The district court entered summary judgment against Verisign. It decided that the undisputed facts demonstrate that XYZ did not violate the Lanham Act. Verisign appealed.
The Lanham Act prohibits false or misleading representations of fact in commercial advertising. Verisign claimed that XYZ “used deceptive statements about its registration numbers and popularity to manufacture an unwarranted ‘gold rush’ for .xyz domains.”
Verisign complained that XYZ gave away domain name registrations in order to boost the apparent popularity of the .xyz domain, thus creating “a false picture of consumer demand.” Verisign commissioned a consumer survey to prove that most consumers would believe that XYZ’s self-promoting statements about its registrations meant paid registrations, rather than registrations that were given away for free.
Verisign also complained that XYZ falsely disparaged the .com domain by asserting that all the good names were taken. For instance, Negari said in an interview with NPR that the “only thing that’s left is something with a dash or maybe three dashes and a couple of numbers in it.” XYZ also claimed that “99% of all registrar searches today result in a ‘domain taken’ page” and advertised that it is “almost impossible to find the domain name that you want.”
Court Rejects Complaint About Self-Promotion
The district court found that XYZ’s statements about the number of registrants to .xyz domains were literally true. While Verisign argued that the number is misleading because it does not distinguish between purchased domains and those that were given away for free, the district court concluded that Verisign’s consumer survey failed to establish that consumers were actually misled.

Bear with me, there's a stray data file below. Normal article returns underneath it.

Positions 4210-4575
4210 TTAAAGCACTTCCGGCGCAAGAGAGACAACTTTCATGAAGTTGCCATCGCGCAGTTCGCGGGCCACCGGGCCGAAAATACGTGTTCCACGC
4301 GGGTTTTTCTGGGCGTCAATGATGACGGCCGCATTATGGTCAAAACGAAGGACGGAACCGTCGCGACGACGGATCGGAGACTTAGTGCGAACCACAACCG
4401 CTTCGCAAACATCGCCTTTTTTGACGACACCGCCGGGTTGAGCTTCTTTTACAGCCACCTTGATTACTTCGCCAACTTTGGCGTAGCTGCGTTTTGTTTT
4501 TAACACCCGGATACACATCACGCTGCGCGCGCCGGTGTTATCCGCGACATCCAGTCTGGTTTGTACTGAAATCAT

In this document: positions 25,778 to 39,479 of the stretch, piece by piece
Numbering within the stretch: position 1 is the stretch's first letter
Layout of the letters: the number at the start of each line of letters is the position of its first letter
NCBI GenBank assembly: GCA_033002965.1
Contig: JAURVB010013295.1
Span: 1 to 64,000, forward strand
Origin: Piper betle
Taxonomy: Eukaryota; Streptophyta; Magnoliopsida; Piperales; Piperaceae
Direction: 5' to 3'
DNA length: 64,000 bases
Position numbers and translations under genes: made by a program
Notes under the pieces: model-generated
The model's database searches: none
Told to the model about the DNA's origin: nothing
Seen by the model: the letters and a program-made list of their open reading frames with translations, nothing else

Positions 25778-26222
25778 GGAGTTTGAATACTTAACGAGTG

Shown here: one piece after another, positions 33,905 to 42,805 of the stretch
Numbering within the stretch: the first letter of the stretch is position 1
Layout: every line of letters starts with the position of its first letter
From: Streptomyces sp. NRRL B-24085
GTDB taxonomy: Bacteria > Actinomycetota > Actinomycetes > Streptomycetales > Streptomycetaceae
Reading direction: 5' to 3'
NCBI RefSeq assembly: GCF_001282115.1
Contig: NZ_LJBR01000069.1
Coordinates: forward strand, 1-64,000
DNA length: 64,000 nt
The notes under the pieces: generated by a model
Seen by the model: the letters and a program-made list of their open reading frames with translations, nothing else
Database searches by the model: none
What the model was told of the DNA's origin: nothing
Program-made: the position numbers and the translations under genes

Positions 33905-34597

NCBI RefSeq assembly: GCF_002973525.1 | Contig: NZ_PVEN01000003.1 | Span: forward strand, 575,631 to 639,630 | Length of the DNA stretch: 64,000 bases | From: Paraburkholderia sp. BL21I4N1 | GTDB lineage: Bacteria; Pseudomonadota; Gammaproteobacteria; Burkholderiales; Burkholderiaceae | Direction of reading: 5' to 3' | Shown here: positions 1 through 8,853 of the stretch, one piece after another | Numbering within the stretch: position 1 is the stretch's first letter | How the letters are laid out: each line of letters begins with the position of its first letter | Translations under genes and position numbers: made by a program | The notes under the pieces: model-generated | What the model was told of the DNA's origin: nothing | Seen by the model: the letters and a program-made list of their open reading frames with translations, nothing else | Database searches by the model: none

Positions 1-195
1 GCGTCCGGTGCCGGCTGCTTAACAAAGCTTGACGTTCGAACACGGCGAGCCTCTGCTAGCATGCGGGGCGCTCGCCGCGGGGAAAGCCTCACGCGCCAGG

The Court of Appeals agreed that Verisign failed to present evidence of a Lanham Act violation, but for a different reason. Even if Verisign could establish that XYZ’s self-promotion was deceptive, the Court of Appeals concluded that Verisign failed to show that those statements caused it any economic or reputational harm.
Verisign attempted to prove that purchasers of .com domains were diverted to .xyz domains as a result of XYZ’s statements. However, the district court disallowed Verisign’s expert testimony to that effect because it was based on a questionable methodology that resulted in unreliable conclusions. The Court of Appeals agreed with the district court that the expert used a correlation to prove causation. The expert attributed every .xyz registration to the allegedly deceptive statements. While there was a drop in .com registrations during the rise in .xyz registrations, the expert offered no evidence to show that the former was caused by the latter.